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Budget 2018: Trudeau et Morneau laissent leur marque sur les politiques sociales du pays

|28 février 2018

Le ministre des Finances, Bill Morneau a déposé son troisième budget à la Chambre des communes hier. Ayant dépassé la mi-mandat et les priorités telles les infrastructures ayant déjà été adressées, le gouvernement libéral a profité de ce budget pour laisser sa marque sur les politiques sociales du pays.

Ce budget vise avant tout à mettre de l’avant les objectifs stratégiques du premier ministre Trudeau de remettre de l’argent à la classe moyenne et de créer une société plus égalitaire. Parmi les mesures pour la classe moyenne, on lance des travaux pour développer un programme national d’assurance-médicaments, à laquelle s’ajoutent de multiples initiatives pour tendre vers l’équité salariale et pour pallier aux lacunes historiques dans les services offerts aux autochtones.

Pour plus de détails et pour connaître les impacts sectoriels des mesures annoncées, lire l’analyse complète de notre équipe d’Ottawa (en anglais).

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Late this afternoon, the Minister of Finance, Hon. Bill Morneau, delivered his third budget in the House of Commons. With their electoral mandate past its halfway mark, and major priorities like infrastructure behind them, the Liberal government used this budget to make its mark on Canada’s social policy.

This budget is all about Prime Minister Trudeau’s key goals of boosting the middle class and creating a more equal society. The middle class agenda is advanced with work to develop a National Pharmacare program, while multiple initiatives aim to close the gender gap and address longstanding failure to provide similar services to Indigenous Canadians.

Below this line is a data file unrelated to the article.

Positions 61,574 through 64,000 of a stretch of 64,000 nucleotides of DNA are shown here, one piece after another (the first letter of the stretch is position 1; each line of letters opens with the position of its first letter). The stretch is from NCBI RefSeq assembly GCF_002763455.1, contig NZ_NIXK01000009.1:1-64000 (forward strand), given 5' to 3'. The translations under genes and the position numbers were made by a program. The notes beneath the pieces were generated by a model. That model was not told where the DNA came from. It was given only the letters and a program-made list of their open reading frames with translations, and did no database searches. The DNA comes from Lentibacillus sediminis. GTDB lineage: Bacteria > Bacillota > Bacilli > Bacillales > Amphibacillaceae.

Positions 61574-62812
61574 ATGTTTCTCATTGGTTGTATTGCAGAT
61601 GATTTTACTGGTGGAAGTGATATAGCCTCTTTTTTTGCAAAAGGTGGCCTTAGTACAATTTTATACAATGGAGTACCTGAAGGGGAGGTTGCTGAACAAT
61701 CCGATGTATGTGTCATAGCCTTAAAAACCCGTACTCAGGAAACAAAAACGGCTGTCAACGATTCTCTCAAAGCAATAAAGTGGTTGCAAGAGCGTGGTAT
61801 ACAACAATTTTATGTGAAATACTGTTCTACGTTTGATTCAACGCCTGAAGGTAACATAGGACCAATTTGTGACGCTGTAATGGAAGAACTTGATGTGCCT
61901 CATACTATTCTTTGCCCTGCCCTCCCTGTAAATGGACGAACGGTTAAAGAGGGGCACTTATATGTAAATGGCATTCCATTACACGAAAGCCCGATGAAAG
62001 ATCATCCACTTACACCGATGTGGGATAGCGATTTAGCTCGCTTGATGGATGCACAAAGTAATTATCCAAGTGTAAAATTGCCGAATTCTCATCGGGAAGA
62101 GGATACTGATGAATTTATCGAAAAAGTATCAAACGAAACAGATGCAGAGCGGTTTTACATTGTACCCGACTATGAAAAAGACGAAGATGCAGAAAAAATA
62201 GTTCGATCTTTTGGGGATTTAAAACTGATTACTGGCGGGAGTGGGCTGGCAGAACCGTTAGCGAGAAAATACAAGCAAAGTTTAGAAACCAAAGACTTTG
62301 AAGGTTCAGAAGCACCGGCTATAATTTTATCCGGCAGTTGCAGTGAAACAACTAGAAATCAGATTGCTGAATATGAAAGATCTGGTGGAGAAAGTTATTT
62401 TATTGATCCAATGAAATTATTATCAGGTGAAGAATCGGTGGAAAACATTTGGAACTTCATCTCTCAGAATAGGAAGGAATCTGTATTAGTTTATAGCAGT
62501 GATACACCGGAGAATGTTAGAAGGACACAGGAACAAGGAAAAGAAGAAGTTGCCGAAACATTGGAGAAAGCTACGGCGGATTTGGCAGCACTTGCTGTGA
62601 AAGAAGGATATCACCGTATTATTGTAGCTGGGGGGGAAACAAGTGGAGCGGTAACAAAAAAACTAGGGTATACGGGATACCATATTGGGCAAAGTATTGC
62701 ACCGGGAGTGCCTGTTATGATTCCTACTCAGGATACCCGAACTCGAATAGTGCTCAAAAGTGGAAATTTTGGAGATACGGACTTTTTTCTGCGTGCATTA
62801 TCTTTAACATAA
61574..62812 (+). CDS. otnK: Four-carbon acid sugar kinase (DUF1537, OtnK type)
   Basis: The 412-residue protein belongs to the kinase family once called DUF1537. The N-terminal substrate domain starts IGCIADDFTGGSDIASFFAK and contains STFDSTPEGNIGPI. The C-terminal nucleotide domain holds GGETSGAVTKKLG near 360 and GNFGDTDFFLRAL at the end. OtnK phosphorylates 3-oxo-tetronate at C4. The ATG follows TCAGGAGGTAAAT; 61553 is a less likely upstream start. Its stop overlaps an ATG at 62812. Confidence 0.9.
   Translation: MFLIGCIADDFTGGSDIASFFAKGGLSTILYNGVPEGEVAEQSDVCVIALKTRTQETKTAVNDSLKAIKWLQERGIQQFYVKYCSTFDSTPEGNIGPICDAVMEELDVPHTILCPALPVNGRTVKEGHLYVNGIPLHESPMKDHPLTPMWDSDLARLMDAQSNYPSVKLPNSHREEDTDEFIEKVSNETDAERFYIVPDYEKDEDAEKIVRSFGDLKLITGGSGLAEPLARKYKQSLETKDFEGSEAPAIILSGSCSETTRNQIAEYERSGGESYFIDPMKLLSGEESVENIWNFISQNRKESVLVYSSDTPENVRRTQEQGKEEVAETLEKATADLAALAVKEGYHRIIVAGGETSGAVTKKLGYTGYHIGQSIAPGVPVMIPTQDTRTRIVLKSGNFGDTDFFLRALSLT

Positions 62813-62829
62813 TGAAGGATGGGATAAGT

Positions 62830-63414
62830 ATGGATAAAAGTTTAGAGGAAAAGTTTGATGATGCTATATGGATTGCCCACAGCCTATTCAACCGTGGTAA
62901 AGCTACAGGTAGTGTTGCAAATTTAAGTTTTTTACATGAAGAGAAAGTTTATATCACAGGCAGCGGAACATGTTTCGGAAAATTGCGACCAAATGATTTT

Budget 2018 launches an effort – led by former Ontario Health Minister Dr. Eric Hoskins – to develop a national program to pay for prescription medications. The rising cost of medicines, particularly cutting-edge treatments for life-threatening diseases, is seen as putting increasing strain on the day-to-day lives of middle class families. The government hopes to launch its Pharmacare program as a key part of next year’s budget, months before the kick-off the of the next federal election campaign.

Mr. Trudeau has made the pursuit of gender equality a signature initiative from the day his government was sworn into office with an equal number of men and women forming the cabinet. Today’s budget continues down this path with measures to equalize pay in the public sector, federally-regulated employers and federal contractors. The budget also introduces dedicated paternity leave. The intended purpose is to encourage more fathers to take time off work when their children are born, helping to address the fact that women’s careers are far more likely than men’s to suffer with the birth of their children.

Indigenous reconciliation is another pillar of the Prime Minister’s equality efforts, and Budget 2018 includes several initiatives in this area. The budget delivers funding for clean drinking water and improved housing on reserves, and to improve the quality of healthcare, skills training, and child welfare for Indigenous Canadians.

Science is another important area for the Liberals. The 2018 budget includes several science-related measures, including boosts to university research and money to develop and implement science-based environmental regulations.